A final result of the project was the observation that every student had some form of prior knowledge of the Nazi period, primarily provided by grandparents or parents. Frequently, however, there were significant discrepancies between the information taught at school and that provided through the family (Schwendemann and Marks 2003, pp. 189- 210). The family socialization always tends to embellish the Nazi experiences, leaving the young generation with the conviction that ‘‘Grandfather was not a Nazi’’ (Welzer et al. 2002).
A further reason why remembrance learning often fails, or is not very effective, is that often neither teachers nor learners are familiar with the psychology behind Nazi ideology. Thus, well-intended teaching approaches frequently result in misjudgments about the classroom setting (Marks 2007) that include fragments of Nazi ideology. The power structure of the National Socialist regime relied upon a series of purposefully employed interdependencies that can be compared to addictions to drugs or similar substances. This means that even after the Nazi reign of terror ended, large sections of the population were left in an emotional state similar to the withdrawal symptoms an addict experiences.
Amongst other aspects, these teachers requested that texts not portray the Jewish population as objects of history and victims, but instead identify them as an independent section of society with its own culture and identity that was persecuted by the majority of the populace. But the schoolbooks were still not ideal: though students could now learn detailed facts and figures about Nazi history, and articulate their regret at what had happened, the true roots and conditions of anti-Semitism remained unexplored.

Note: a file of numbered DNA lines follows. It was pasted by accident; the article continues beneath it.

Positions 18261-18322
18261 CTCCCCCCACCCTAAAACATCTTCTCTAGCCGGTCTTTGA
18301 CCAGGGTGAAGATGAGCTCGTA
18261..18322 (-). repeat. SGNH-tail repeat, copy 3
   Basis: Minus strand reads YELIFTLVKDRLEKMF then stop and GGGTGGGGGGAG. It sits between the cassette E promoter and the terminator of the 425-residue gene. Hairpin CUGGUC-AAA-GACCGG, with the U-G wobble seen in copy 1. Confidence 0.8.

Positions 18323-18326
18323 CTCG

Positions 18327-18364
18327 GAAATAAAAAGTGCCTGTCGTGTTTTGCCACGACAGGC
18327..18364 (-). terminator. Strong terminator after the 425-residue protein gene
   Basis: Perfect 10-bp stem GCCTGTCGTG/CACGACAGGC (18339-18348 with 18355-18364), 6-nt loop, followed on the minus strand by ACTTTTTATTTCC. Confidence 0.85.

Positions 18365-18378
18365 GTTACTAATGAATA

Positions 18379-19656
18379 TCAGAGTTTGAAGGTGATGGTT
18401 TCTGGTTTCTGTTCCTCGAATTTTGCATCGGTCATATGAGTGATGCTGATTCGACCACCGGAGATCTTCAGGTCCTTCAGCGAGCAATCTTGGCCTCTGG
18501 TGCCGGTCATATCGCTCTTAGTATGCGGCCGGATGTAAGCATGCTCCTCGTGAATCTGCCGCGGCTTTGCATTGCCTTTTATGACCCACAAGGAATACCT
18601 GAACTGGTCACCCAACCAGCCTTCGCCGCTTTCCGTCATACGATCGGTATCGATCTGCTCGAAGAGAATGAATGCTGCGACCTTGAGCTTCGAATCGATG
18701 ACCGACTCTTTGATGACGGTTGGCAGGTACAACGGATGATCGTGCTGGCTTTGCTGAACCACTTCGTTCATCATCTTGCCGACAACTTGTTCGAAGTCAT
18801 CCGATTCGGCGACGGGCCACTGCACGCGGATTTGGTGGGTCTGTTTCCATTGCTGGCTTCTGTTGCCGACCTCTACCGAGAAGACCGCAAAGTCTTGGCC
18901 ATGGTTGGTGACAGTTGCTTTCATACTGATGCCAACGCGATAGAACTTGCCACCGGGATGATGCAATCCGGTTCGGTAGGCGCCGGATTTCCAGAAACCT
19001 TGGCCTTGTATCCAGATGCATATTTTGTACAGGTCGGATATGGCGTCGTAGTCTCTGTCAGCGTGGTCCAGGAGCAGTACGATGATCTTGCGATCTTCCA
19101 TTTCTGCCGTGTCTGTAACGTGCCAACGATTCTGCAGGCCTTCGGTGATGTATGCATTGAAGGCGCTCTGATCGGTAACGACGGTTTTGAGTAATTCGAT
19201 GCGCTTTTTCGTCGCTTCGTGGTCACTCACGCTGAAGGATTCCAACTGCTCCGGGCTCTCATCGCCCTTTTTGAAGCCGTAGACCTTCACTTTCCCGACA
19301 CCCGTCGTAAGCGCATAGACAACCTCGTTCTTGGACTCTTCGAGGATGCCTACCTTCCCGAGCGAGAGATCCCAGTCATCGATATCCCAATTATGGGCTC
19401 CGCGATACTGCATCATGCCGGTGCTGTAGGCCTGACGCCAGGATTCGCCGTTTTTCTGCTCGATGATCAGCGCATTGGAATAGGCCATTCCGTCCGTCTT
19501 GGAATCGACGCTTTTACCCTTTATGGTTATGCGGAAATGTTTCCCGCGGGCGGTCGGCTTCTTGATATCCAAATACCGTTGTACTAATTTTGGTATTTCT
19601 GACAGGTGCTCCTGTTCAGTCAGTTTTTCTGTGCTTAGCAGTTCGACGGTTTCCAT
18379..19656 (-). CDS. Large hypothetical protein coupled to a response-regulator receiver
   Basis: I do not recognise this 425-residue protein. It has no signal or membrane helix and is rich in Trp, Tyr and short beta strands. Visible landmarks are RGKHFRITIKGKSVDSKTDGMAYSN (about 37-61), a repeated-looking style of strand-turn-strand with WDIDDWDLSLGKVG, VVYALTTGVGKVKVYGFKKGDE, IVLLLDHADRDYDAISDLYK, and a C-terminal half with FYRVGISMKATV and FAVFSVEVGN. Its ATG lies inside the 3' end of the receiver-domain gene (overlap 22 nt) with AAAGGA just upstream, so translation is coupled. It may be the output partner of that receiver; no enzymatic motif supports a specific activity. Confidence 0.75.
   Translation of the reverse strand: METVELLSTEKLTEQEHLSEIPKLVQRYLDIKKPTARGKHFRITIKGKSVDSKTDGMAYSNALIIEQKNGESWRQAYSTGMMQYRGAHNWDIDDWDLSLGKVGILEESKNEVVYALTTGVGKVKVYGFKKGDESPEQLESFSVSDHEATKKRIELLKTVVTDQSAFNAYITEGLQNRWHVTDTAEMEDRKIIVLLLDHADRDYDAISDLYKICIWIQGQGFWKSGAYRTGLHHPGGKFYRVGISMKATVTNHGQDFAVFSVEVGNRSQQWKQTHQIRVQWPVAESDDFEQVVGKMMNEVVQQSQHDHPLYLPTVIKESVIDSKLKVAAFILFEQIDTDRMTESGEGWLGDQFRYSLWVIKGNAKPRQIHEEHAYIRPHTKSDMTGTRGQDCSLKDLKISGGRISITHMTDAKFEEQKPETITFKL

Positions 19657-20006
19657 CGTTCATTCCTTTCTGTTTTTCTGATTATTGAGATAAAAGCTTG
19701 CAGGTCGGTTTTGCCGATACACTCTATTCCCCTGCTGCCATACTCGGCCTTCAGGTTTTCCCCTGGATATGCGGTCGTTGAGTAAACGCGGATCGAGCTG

Still, experts in the teaching of history have argued that history teaching in schools is relatively unimportant, highlighting the ‘‘inadequate role of schools’’, and ‘‘the subject of History and teachers’’ (Borries 2009, p. 46). This damning statement is founded on several observations, which Zu ̈lsdorf-Kersting (2008, pp. 63ff, 120) summarizes. Family ties are very powerful, particularly with regard to issues concerning National Socialism, and the media have immense power to confront issues via films, discussions, and documentaries. Also, discussion about National Socialism and the Holocaust enters school curricula quite late, when students are 15–16; at that age, family and the media have had crucial influences and students are unlikely to be affected by school teaching.
The history of the Holocaust is omnipresent in Berlin. Throughout the city there are memorial sites and museums used to educate people and to commemorate the historic events that took place. Pictured here is part of the Jüdisches Museum Berlin. The Jüdisches Museum Berlin serves to educate its visitors on the history of Judaism and what it means to be a Jewish person living in Berlin from 1933 to 1945.